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PostPosted: Sat Dec 31, 2016 12:03 am    Post subject: Re: Replacing servo and master cylinder Reply with quote

Times 2 with kreemoweet.
NO REASON FOR A PRESSURE Bleeder.......And,yes that 211 611 313J will fit.
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DougB
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PostPosted: Sat Dec 31, 2016 9:29 am    Post subject: Re: Replacing servo and master cylinder Reply with quote

Just beware with the WW servo - their dust boots are kinda crappy...the one on my brand new WW servo cracked and broke after only 2 years. Currently investigating alternatives or may try to design and print my own from rubber filament.

- Doug
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PostPosted: Sat Dec 31, 2016 1:23 pm    Post subject: Re: Replacing servo and master cylinder Reply with quote

If you're going with the later style I highly recommend CIP1. They carry OE German ATE brand MC and Servo. Free shipping over $100 and they're currently having a sale.

http://www2.cip1.com/ProductDetails.asp?ProductCode=VWC-211-612-103
http://www2.cip1.com/ProductDetails.asp?ProductCode=C24-211-611-021-AAGR
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PostPosted: Sat Dec 31, 2016 2:38 pm    Post subject: Re: Replacing servo and master cylinder Reply with quote

I see CIP1 is spouting exactly the same nonsense about requiring a 73-79 reservoir. And claim the "J" part
number for it, but another Cip1 website page lists the "J" as being a 71-72 bus part.

Anyway, the VW part number cast into the reservoir that fits my stock '71 setup (and is DIFFERENT from later bay
bus reservoirs) is 211 611 313 5.

I found a thesamba.com thread discussing this same confusion: http://www.thesamba.com/vw/forum/viewtopic.php?t=346964

Seems our VW parts vendors are simply not up to doing their jobs. Pity.
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PostPosted: Fri Feb 14, 2020 9:50 am    Post subject: Re: Replacing servo and master cylinder Reply with quote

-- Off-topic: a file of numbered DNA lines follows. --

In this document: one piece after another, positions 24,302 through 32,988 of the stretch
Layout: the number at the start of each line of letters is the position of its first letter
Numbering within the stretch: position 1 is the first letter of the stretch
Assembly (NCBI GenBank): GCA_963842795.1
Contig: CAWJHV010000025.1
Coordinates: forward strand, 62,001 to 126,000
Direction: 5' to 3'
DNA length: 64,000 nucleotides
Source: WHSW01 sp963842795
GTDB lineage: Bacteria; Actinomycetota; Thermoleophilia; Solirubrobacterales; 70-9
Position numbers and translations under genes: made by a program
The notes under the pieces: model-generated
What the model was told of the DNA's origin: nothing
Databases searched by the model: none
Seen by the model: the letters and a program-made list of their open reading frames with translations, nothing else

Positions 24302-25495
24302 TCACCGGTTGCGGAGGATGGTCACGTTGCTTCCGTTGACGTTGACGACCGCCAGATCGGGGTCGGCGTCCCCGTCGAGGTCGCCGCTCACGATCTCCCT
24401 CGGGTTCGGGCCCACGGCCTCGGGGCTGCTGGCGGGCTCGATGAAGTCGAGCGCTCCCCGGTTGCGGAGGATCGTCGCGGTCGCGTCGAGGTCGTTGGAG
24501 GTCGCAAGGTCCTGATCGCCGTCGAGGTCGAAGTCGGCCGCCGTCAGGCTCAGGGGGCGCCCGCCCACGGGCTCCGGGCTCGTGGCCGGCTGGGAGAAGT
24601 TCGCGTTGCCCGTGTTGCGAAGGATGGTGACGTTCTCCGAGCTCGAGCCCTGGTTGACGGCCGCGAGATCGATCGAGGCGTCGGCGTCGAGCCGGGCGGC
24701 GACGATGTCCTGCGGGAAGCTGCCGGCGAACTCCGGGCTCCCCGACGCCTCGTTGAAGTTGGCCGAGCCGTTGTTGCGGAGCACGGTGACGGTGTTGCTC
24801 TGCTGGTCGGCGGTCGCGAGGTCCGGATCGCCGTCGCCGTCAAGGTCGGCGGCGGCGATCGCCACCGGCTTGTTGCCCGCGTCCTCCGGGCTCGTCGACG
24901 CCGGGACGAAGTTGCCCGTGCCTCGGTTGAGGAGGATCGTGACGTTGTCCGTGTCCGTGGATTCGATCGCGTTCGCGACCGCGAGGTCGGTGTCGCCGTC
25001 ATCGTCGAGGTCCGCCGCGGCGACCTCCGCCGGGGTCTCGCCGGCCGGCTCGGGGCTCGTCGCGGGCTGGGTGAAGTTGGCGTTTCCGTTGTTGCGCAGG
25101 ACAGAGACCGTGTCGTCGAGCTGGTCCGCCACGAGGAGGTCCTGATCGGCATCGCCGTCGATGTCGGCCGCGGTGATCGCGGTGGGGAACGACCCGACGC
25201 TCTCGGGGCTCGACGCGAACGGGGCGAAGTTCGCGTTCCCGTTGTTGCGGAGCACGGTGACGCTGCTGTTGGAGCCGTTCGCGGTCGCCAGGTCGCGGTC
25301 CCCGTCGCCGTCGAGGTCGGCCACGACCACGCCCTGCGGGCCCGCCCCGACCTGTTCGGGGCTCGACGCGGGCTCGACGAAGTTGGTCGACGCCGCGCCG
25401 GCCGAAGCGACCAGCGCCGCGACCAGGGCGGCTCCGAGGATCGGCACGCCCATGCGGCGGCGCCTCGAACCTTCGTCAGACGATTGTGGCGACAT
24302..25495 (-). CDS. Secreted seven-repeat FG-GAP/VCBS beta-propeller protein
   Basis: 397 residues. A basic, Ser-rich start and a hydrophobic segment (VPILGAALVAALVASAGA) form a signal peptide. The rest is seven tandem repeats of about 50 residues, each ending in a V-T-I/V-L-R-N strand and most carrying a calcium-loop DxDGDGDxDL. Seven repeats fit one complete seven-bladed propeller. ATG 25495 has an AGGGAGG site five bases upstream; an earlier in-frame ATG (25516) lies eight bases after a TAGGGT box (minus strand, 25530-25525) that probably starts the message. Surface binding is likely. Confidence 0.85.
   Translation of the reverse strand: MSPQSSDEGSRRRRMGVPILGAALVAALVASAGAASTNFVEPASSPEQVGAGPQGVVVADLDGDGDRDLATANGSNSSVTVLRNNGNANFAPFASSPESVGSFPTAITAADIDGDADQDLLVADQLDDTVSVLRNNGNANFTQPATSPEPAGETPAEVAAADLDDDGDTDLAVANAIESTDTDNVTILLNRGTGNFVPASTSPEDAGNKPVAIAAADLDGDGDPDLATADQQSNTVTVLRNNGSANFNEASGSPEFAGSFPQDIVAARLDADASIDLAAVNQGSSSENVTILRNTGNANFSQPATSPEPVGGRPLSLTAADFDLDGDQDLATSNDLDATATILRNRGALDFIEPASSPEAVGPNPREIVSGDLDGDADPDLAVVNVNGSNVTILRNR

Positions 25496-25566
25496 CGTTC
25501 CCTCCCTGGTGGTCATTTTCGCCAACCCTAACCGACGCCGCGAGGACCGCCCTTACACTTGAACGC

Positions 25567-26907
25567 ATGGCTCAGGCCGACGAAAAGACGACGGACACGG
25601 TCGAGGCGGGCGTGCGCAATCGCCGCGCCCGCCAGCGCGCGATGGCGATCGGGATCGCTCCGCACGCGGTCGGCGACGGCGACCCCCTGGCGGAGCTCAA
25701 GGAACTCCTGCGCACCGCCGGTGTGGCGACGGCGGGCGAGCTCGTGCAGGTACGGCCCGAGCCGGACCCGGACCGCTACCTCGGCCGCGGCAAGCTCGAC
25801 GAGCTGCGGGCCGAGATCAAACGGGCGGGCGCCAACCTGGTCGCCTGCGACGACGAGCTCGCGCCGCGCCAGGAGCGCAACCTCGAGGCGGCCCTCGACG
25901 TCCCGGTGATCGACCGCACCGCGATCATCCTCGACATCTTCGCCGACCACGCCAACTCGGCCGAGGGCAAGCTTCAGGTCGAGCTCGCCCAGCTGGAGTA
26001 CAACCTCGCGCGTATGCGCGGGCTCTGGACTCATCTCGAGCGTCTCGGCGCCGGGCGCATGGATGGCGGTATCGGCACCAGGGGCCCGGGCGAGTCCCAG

I was trying to get my original MC rebuilt but the fellow said that he cannot locate a part needed. All the parts available are for the new MCs and not the original stock.

He also says that he can get me a new IAP German master cylinder to replace it instead. He says it costs around $60.

I am curious of the quality of the IAP MC when all other new "German" MCs cost closer to $200.

Anyone with any input on IAP MCs?
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PostPosted: Fri Feb 14, 2020 12:45 pm    Post subject: Re: Replacing servo and master cylinder Reply with quote

There are new "ATE" made-in-China master cylinders being sold for about that price.
That's probably what the IAP part is.
Some parts vendors seem to think it's OK to say a part is "German" if it has an old
brand name from a company that actually used to be German, or if the Mfg. company
has an office in Germany. Just more fraudulent crap.

Even a real ATE "German" master cylinder is likely to be made in Czechoslavokia or some
other E.U. country.
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PostPosted: Fri Feb 14, 2020 3:33 pm    Post subject: Re: Replacing servo and master cylinder Reply with quote

kreemoweet wrote:
There are new "ATE" made-in-China master cylinders being sold for about that price.
That's probably what the IAP part is.
Some parts vendors seem to think it's OK to say a part is "German" if it has an old
brand name from a company that actually used to be German, or if the Mfg. company
has an office in Germany. Just more fraudulent crap.

Even a real ATE "German" master cylinder is likely to be made in Czechoslavokia or some
other E.U. country.


http://www.wolfsburgwest.com/cart/DetailsList.cfm?ID=211611021AA

https://www2.cip1.com/ProductDetails.asp?ProductCode=C24%2D211%2D611%2D021%2DAAGR

https://www.jbugs.com/product/211611021AA.html

https://www.busdepot.com/211611021aa

a couple of the links above claim to be German and want close to $200. are you saying the quality for them it not worth it anymore?